In conclusion I would like to mention one way the Catholic Church has taken a direct interest in the natural sciences: We determine the date of Easter by observing the movements of the moon and the changes of season. In order for Christians to celebrate Easter at the same time, we need a common calendar. Our modern calendar is called the Gregorian Calendar after Pope Gregory VIII who introduced it in 1562. Although only a few nations initially adopted the Gregorian Calendar, it eventually became the standard for the entire world. To develop the calendar, Pope Gregory employed the best astronomers and scientists of his day. (The Vatican itself has one of the world's oldest astronomical observatories.) In all this the Church has a practical concern - to determine the correct date for major feasts. Epiphany Sunday is the traditional day for letting Christians know the important dates for the coming year - especially for Holy Week, Lent, Ash Wednesday and Pentecost. With that in mind, I ask you now to listen to the Proclamation of the Date of Easter 2011. Proclamation of Date of Easter 2011:

Dear brothers and sisters:

The glory of the Lord has shone upon us, and shall ever be manifest among us, until the day of his return. Through the rhythms of times and seasons, let us celebrate the mysteries of salvation.

Let us recall the year's culmination, the Easter Triduum of the Lord: his last supper, his crucifixion, his burial, and his rising, celebrated between the evening of the twenty-first day of April and the evening of the twenty-fourth day of April, Easter Sunday. Each Easter as on each Sunday, the Holy church makes present the great and saving deed by which Christ has forever conquered sin and death. From Easter are reckoned all the days we keep holy.

Ash Wednesday, the beginning of Lent, will occur on the ninth day of March.

The Ascension of the Lord will be commemorated on the fifth day of June.

Pentecost, the joyful conclusion of the season of Easter, will be celebrated on the twelfth day of June.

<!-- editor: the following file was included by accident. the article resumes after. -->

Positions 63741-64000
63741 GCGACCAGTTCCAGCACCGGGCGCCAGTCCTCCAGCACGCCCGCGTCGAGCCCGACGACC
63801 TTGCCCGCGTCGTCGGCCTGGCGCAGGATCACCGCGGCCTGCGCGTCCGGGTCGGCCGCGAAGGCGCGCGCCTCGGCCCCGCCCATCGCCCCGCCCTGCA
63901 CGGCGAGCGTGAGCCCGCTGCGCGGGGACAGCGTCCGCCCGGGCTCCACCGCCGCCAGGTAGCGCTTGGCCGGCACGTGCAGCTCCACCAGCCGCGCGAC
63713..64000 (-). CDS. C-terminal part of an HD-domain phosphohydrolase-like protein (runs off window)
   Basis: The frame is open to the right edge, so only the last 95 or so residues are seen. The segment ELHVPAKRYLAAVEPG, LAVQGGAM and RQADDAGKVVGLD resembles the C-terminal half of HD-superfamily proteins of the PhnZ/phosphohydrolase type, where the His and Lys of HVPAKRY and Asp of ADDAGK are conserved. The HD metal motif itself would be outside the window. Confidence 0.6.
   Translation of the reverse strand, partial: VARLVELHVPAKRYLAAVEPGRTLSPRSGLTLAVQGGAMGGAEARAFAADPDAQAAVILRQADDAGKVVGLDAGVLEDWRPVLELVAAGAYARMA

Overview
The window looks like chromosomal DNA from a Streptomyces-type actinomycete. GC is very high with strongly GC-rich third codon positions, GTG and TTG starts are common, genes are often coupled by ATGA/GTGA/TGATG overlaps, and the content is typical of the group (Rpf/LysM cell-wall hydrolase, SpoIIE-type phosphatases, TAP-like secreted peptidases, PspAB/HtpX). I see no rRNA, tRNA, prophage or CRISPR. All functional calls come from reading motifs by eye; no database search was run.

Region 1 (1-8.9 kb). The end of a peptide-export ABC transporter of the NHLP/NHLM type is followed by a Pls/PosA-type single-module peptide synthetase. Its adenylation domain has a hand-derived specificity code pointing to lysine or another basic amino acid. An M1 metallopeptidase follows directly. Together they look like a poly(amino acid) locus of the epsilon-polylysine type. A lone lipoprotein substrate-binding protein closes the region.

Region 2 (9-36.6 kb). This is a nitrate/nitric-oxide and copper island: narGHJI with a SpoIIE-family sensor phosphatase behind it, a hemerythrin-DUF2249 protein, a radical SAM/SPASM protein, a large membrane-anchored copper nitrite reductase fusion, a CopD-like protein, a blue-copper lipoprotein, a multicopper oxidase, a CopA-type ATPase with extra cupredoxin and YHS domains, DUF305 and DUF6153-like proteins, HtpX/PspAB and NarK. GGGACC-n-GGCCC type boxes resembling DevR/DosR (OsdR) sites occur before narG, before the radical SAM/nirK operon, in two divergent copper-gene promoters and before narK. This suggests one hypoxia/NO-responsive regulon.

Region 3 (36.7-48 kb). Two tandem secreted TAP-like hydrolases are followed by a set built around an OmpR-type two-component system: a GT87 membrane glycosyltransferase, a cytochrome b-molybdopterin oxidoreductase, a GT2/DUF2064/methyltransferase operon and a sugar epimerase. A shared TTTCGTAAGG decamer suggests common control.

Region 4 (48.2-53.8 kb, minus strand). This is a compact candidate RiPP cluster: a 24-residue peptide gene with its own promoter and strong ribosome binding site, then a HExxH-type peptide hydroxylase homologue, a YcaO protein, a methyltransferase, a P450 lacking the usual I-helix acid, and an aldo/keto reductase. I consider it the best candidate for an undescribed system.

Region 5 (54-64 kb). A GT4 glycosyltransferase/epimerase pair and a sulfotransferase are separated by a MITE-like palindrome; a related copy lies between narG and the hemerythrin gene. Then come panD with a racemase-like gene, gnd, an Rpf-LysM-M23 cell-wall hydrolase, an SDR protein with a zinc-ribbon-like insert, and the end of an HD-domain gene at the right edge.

And this year the First Sunday of Advent will be on the twenty-seventh of November.

Likewise, the pilgrim Church proclaims the Passover of Christ in the feasts of the holy Mother of God, in the feasts of the Apostles and Saints, and in the commemoration of the faithful departed.

To Jesus Christ, who was, who is, and who is to come, Lord of time and history, be endless praise forever and ever.


(The deacon or lector – or priest – may read this proclamation after the homily or after the Communion Prayer on Epiphany Sunday)


Spanish Version

From Archives (Epiphany Sunday)

2016: New Beginning: Lift up Your Eyes
2015: Two Uses of Science
2014: The Big Story
2013: Price of Liberation
2012: Where the Sun Is
2011: Science and God
2010: Three Types of People
2009: A Glimpse of the Mystery
2008: Where the Sun Is
2006: When Worlds Collide
2005: A Powerful River
2004: The Last Man
2003: The Materialist and the Magicians
2002: Astrology and the Christ Child
2001: Together with His Mother

Other Sunday Homilies

Seapadre Homilies: Cycle A, Cycle B, Cycle C

Audio Files of Homilies (Simple Catholicism Blog)

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Fr. Brad's Homilies

Fr. Jim's Homilies

Fr. Michael White's Homilies ("messages")

Bulletin (St. Mary's Parish)

Parish Picture Album


Parish Picture Album

(December 2014)

Parish Picture Album

(December 2013)

Parish Picture Album

(December 2012 - Vacation Bible School at Mary Bloom Center)

From Fr. Bob Barron Herod and the Magi : Feast of the Epiphany (audio file well worth listening to)

40th Anniversary Celebration

Parish Picture Album

(December 2010)

MBC - Mary Bloom Center, Puno, Peru